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Sales Tax Fight Threatens Small Business

· May 18, 2018

As DisCo previewed last month, the Supreme Court recently heard oral argument in the sales tax case, South Dakota v. WayfairWayfair will determine whether U.S. states can assess sales tax against merchants beyond their borders, who ship to state residents.  This is particularly relevant to Internet sites and e-commerce services.  In short: can states enforce sales tax law in an extraterritorial fashion?

The Supreme Court’s 1992 decision in North Dakota v. Quill said “no”, and was therefore crucial to enabling startups and small business retailers to operate online.  Under Quill, states and localities may tax businesses that have a physical presence in their jurisdiction.  Businesses outside of a state or locality that ship into that locality are nevertheless taxed where they are physically present, not where they ship to.  Overturning Quill would thus affect businesses that serve customers in other states via the Internet by exposing them to substantially greater tax compliance costs.

In revisiting the question of Quill, the Wayfair case has the potential to significantly constrain businesses operating online, and re-erect barriers that the Internet once broke down.  Large big-box retailers have been particularly prominent in the fight to impose tax compliance on e-commerce rivals.  The zeal that these retailers have brought to the sales tax fight shows how small businesses have successfully used technology to compete against multinational enterprises, and the increasingly cross-border nature of commerce.

Online tools and new forms of technology, from social media to e-commerce, enable small businesses to compete beyond their neighborhoods.  The Internet makes distance less relevant, but overturning Quill threatens to re-establish the “moats” of distance by requiring tax compliance not where a vendor’s goods are sold, but where they go.  To the same extent this threatens small business, it may advantage large brick-and-mortar retailers, who would face less competition from online vendors.

Supporters of the current approach have explained to the Supreme Court that an obligation to comply with tax regulations in all 10,000+ taxing jurisdictions in the United States, regardless of where a business maintained its physical presence, could lead all but the largest enterprises to cease operations.

At oral argument, several Justices noted the impact that departing from precedent would have on smaller companies and the entrepreneurs that rely on them.  In particular, Justice Breyer raised a “specter” that haunts many types of Internet regulation: rules are written with the largest firms in mind, which raises barriers to smaller firms and inadvertently promotes industry concentration.

JUSTICE BREYER: “[T]heir side puts up a certain specter which I’m sensitive to, which is that we have four or maybe five giant potential retailers in the country; I mean, there could be a very small number selling virtually anything. And they sell over the Internet. And the hope of preventing oligopoly, et cetera, is small business, which finds it easy to enter. Now you raise with this entry barriers, and they say a lot and you say a little. And I don’t know if it’s a little or if it’s a lot. And if it is a lot, there might be ways of putting minimums in that would, in fact, preserve the possibility of competition and the possibility of new entry, stopping the entry barriers from raising too high.”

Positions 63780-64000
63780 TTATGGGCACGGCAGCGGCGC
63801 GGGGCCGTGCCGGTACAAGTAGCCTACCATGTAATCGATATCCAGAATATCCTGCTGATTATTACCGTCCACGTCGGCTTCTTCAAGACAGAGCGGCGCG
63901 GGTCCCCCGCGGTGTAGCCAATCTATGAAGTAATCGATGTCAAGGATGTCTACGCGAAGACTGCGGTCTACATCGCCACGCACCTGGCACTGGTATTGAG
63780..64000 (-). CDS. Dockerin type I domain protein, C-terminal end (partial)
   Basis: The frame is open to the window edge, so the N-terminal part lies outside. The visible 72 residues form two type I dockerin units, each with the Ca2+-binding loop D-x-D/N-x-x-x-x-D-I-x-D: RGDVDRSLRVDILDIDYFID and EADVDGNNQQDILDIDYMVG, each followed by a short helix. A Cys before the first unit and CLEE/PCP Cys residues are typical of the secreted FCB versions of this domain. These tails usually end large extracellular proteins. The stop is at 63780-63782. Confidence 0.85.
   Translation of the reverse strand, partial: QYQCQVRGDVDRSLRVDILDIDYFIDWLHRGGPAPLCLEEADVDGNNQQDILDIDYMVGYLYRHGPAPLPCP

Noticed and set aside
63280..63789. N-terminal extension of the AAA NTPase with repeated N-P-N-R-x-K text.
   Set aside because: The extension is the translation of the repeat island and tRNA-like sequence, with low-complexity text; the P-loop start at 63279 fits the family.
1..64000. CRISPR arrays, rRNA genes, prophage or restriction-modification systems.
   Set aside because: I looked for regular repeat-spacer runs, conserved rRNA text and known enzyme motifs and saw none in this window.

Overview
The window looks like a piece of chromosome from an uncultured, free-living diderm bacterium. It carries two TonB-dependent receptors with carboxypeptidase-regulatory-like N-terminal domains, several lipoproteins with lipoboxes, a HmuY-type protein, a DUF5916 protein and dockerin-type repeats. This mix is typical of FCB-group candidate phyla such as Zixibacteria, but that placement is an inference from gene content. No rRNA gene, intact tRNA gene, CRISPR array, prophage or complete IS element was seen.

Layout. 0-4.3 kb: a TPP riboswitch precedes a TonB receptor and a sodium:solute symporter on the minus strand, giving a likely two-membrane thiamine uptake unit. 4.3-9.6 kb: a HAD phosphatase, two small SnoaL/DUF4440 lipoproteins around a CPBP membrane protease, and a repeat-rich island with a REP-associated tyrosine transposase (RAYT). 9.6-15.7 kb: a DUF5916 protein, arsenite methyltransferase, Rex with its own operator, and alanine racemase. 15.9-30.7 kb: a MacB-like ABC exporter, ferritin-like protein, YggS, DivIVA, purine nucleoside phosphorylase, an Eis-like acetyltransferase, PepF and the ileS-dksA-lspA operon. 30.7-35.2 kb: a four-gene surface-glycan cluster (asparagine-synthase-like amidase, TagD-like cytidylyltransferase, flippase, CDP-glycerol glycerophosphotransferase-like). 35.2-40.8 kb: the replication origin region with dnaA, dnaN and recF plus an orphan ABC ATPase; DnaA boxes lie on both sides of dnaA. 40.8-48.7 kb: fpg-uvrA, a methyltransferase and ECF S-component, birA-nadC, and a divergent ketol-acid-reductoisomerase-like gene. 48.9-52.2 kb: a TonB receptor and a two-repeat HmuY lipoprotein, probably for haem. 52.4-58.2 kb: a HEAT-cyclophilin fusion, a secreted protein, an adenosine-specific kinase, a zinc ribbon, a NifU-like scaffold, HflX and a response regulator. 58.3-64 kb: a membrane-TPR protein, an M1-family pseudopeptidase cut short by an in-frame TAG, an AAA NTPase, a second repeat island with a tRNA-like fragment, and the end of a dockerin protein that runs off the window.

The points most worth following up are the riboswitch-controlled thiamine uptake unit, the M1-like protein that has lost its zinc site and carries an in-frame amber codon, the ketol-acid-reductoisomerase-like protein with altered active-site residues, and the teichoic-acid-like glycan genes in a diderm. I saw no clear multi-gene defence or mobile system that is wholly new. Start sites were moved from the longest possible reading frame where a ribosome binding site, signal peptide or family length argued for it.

It was noted over the course of the argument that Congress is generally the proper venue to address questions that require more nuanced solutions.  In fact, Justice Breyer observed that House Judiciary Committee Chairman Bob Goodlatte (R) had authored a brief to the Court, along with Ranking Senate Finance Committee member, Sen. Ron Wyden (D) and 13 other Senators and Representatives, arguing just that.  State tax collectors, of course, would have little interest in any legislative action on the issue if a Supreme Court ruling gives them everything they seek.[1]  In pursuit of this result, states have declined to seriously explore any small business protections in legislative discussions, instead pursuing the court litigation strategy that has culminated in Wayfair.

As we’ve seen in other contexts, regulatory approaches designed for the largest firms can have the effect of burying the smallest.  Brick-and-mortar retailers might appreciate the e-commerce sales channel becoming less friendly to small business, but such an outcome would bode poorly for many of the nation’s small enterprises that rely on Internet services to engage in interstate commerce.

[1] A ruling for state tax collectors may have an impact well beyond taxes.  As DisCo previously observed, a victory for South Dakota over Wayfair, in conjunction with the U.S. Government’s position that web visibility is the same as “presence” for regulatory purposes, is an invitation to regulators around the globe, including EU policymakers pushing controversial “digital tax” proposals.

Innovation

New technologies are constantly emerging that promise to change our lives for the better. These disruptive technologies give us an increase in choice, make technologies more accessible, make things more affordable, and give consumers a voice. And the pace of innovation has only quickened in recent years, as the Internet has enabled a wave of new, inter-connected devices that have benefited consumers around the world, seemingly in all aspects of their lives. Preserving an innovation-friendly market is, therefore, tantamount not only to businesses but society at large.